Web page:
Hiran is born in 1857, the same year as his father dies, and his mother moves them to Calcutta. There, he spends his early years reading palms and attending a religious school, while learning culture from his anglophile uncle. When he is kicked out of the religious school, he starts learning English at the mission school until his mother can’t afford his eduction. Then, by luck, he gets a job at the Auction House as a clerk. The Auction House deals with opium, and Hiran quickly learns a lot about the trade. His boss, Mr. Crabbe, takes a liking to him, and Hiran will join him in Canton.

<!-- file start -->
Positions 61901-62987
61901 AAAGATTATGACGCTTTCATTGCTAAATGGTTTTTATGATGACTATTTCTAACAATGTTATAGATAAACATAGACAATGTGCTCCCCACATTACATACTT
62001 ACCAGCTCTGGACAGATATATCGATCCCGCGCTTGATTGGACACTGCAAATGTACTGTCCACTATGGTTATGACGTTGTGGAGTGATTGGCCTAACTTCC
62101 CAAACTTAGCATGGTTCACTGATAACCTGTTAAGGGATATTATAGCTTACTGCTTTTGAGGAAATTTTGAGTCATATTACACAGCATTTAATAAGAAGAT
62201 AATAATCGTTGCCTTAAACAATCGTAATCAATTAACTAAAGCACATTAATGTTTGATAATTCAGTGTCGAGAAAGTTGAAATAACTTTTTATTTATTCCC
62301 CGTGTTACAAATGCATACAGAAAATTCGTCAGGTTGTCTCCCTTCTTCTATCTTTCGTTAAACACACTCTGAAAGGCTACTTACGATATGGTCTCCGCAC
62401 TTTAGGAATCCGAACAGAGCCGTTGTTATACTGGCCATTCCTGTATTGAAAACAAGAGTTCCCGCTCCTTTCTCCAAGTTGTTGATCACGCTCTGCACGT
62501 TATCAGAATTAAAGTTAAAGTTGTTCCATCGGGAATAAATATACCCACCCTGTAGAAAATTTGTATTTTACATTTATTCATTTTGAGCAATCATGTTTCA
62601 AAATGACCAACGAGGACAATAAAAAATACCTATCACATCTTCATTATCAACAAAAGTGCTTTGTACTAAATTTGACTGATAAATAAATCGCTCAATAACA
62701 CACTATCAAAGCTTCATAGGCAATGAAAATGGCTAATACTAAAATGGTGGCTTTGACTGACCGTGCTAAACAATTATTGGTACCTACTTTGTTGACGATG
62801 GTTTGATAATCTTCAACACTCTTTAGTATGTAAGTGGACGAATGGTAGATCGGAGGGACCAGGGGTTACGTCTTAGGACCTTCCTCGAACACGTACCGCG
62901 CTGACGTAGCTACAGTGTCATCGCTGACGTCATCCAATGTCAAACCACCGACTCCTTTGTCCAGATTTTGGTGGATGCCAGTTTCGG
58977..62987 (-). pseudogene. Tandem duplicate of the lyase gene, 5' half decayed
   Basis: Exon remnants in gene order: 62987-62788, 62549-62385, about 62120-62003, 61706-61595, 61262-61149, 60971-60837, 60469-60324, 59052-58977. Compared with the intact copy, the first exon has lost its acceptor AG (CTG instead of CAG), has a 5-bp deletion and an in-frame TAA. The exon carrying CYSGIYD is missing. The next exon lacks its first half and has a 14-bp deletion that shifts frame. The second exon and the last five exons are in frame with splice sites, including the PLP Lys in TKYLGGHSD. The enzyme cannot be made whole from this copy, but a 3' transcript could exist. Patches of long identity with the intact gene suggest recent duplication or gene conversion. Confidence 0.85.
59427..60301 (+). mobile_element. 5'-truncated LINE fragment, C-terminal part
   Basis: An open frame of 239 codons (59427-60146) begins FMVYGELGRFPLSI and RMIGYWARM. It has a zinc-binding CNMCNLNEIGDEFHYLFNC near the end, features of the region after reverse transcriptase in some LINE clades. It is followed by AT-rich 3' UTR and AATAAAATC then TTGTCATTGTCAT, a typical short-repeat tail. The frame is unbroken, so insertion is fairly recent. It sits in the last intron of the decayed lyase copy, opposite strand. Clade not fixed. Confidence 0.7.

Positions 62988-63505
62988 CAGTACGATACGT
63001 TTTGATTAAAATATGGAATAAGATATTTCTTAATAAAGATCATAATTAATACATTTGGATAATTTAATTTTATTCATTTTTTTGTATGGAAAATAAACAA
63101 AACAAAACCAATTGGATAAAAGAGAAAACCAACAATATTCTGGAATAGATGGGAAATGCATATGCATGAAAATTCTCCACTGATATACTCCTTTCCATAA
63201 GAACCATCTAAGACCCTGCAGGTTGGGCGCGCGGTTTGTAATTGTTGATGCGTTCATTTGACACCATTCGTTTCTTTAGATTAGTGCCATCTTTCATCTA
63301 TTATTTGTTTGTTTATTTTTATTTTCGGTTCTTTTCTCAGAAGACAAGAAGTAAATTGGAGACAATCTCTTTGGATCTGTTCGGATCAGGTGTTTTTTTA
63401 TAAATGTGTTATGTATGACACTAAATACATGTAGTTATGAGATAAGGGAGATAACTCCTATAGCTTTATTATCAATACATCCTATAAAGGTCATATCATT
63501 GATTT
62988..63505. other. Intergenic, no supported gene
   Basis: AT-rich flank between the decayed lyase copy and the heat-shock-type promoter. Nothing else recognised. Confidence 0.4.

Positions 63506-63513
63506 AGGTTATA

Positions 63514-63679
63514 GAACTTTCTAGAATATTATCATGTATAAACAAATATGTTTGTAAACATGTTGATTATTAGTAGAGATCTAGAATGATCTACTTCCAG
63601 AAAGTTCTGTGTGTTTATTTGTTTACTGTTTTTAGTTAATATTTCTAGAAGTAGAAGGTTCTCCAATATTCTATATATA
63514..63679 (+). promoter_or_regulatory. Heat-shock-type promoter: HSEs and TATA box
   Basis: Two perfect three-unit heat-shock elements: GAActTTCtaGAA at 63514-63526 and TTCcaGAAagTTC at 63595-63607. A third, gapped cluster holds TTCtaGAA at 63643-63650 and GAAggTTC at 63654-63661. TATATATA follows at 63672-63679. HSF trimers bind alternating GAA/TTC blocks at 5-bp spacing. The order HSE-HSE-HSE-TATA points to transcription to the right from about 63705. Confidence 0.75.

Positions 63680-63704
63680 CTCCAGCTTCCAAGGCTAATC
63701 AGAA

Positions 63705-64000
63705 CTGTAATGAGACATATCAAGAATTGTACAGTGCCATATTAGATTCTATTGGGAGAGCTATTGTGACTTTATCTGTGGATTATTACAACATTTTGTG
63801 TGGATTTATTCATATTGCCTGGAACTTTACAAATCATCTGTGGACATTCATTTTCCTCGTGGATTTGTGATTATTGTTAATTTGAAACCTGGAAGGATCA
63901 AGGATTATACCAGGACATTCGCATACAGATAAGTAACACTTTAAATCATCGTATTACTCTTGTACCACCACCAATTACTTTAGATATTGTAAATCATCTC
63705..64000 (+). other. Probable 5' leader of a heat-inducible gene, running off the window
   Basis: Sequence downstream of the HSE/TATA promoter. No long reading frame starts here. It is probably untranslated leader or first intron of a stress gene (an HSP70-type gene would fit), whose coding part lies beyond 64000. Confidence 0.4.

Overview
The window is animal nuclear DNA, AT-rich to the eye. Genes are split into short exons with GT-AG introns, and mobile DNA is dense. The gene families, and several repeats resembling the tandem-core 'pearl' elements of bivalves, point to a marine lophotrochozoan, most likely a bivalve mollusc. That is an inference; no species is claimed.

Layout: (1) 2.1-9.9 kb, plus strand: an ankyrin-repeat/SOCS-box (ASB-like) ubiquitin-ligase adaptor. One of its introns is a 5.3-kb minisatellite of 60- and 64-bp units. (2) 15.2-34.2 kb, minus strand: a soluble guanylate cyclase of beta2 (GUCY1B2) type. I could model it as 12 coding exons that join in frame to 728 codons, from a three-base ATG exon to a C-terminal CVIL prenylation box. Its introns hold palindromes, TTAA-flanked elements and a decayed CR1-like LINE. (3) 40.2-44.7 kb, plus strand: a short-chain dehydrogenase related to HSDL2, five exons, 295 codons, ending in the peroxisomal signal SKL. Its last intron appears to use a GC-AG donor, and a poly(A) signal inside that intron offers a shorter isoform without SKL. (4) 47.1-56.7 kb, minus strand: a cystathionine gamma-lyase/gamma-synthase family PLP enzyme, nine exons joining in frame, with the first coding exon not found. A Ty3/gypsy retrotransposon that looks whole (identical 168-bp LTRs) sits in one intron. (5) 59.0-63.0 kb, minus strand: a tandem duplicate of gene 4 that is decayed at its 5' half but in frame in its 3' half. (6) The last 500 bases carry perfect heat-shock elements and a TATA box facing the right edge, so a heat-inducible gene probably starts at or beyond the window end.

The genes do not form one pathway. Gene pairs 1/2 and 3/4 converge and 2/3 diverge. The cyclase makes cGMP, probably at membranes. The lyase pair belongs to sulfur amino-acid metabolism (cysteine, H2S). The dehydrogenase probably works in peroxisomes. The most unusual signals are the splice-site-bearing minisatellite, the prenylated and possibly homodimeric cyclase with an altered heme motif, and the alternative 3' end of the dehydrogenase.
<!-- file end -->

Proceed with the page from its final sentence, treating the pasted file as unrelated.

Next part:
I have been enjoying this book, reading a few pages in bed slowly before falling asleep. The language is beautiful. Hiran’s tale is wonderful, but left me somewhat confused at times – when real life and dreams mixed.
My favourite part, however, didn’t involve Hiran at all, but his adopted son, Douglas. At one point he takes over the story and Hiran is left behind. The shift is so abrupt that it could have been a new book, although it still deals with the opium trade.
This is one of those books that I really wish was great, but then lacks something. And I never quite seem to get those books that mix real life and dreams.